The impacts of global warming are being felt across the world. As an island, Sri Lanka needs to be concerned about the repercussions of global warming and climate change. In recent years, we’ve been hearing more and more about the idea of carbon footprint, which is a measure of the total amount of GHGs released into the atmosphere as a result of the activities of a particular individual, organization, or community. Many organizations and communities have calculated their carbon footprint, in order to take action against the reduction of GHGs.

For the first time in a state university of Sri Lanka, the University of Sri Jayewardenepura has calculated its carbon footprint, recognizing the urgent need for climate action and remediation. The Center for Sustainability of the Department of Forestry and Environmental Science, Faculty of Applied Sciences of the University of Sri Jayewardenepura has taken the initiative for the carbon footprint calculation.

The Center for Sustainability (CFS) is a body for environmental extension, research and community outreach, linked to the Department of Forestry and Environmental Science (DFES), University of Sri Jayewardenepura., committed to produce a new breed of responsible stewards of environment through promoting the concept of sustainability among corporate sector, general public, university academia and students, primarily through professional support, education and awareness. The CFS team is comprised of highly skilled professionals within the University of Sri Jayewardenepura, providing services such as Environmental Impact Assessments, Initial Environmental Examinations, Biodiversity Assessments, Ecological and Landuse Surveys, Carbon footprint verification and Cooperate Sustainability Solutions. Together with the Department of Forestry and Environmental Science, CFS has been managing a 100-acre block of the Yagirala Rainforest Reserve since 1984, predominantly for research and education purposes. CFS caters numerous services at Yagirala Research Center with a natural blend experience.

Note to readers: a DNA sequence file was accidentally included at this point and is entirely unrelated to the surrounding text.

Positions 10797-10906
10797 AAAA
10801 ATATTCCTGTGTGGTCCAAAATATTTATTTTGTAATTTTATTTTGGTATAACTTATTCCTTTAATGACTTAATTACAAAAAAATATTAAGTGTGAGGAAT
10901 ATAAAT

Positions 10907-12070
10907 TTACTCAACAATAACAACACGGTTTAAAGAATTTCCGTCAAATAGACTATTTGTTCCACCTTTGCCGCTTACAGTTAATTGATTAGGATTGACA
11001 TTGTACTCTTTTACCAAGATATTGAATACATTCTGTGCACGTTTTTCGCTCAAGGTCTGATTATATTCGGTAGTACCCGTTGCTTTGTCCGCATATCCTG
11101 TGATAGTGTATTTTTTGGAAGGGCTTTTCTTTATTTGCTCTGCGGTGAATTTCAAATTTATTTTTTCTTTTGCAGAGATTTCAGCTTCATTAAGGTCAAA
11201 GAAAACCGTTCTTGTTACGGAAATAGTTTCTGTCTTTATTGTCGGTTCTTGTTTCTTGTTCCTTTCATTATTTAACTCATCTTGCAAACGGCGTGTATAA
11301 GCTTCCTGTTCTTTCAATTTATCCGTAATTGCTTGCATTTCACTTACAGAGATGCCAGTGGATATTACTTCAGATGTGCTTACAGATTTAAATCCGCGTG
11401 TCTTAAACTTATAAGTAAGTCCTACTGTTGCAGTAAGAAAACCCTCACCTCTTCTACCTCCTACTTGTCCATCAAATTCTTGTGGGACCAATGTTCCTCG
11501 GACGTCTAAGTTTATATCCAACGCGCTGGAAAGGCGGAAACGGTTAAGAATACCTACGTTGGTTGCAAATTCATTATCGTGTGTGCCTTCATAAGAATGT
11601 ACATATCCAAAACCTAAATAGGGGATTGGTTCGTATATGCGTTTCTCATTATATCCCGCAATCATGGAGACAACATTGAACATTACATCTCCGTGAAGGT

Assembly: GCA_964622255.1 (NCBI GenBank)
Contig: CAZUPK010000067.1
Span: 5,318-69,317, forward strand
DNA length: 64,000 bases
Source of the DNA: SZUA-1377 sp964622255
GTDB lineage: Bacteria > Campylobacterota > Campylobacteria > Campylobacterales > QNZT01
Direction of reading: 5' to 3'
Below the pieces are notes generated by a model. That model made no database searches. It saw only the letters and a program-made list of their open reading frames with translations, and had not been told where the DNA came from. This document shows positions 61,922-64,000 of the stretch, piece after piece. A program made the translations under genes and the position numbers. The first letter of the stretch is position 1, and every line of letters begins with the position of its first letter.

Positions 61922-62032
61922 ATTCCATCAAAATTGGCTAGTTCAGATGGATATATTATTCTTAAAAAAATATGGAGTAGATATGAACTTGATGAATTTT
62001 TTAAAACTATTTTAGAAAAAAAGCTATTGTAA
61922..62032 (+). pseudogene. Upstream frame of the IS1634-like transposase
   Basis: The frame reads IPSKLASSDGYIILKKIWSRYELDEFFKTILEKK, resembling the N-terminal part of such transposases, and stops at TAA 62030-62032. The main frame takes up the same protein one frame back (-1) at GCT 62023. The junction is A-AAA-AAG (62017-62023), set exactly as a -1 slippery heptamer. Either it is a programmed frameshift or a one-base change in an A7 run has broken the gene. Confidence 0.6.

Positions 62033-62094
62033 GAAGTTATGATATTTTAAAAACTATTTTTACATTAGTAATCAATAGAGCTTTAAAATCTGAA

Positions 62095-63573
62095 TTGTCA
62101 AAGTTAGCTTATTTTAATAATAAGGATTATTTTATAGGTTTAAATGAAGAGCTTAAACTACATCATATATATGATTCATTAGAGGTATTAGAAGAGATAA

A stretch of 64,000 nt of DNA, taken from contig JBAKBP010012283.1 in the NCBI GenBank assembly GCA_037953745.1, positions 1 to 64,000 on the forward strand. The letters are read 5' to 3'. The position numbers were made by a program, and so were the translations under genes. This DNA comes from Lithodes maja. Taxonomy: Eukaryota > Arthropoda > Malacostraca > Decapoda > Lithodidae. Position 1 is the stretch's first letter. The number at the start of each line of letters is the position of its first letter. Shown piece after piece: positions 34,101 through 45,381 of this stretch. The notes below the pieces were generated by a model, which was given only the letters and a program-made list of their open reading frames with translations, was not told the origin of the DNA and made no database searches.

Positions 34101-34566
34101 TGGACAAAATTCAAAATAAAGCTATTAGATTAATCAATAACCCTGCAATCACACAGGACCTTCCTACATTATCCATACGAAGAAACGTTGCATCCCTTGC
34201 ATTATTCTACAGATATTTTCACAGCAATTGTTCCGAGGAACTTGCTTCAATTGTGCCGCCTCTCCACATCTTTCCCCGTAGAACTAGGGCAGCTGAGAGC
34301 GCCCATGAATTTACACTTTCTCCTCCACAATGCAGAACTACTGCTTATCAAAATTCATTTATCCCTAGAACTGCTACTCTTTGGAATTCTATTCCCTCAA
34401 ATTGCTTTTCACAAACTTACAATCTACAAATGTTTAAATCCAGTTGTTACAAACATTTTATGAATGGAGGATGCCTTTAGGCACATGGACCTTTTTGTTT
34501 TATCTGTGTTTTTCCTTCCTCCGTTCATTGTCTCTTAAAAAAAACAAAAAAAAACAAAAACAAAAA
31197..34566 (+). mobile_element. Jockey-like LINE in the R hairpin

The CFS has taken the forefront in carbon neutrality research in the university by considering the international standard of ISO 14064. Direct & indirect emission sources of the university were accounted for with respect to the three scopes namely scope 1, 2 and 3. Direct emissions such as fuel consumption for university-owned vehicles, on-site fuel consumption for generators, gas burners, especially used in laboratory purposes as well as indirect emissions such as purchased electricity for lecture halls, administrative buildings, laboratories, canteens, and hostels were also considered for this calculation.

Throughout the years the University of Sri Jayewardenepura has managed to develop in many areas expanding its horizons, excelling in academics & research. In the path of reaching the peak of academic heights, the university has also become responsible for a significant amount of inevitable greenhouse gas emissions with its total population over 14,000 and is the largest university in terms of the student population.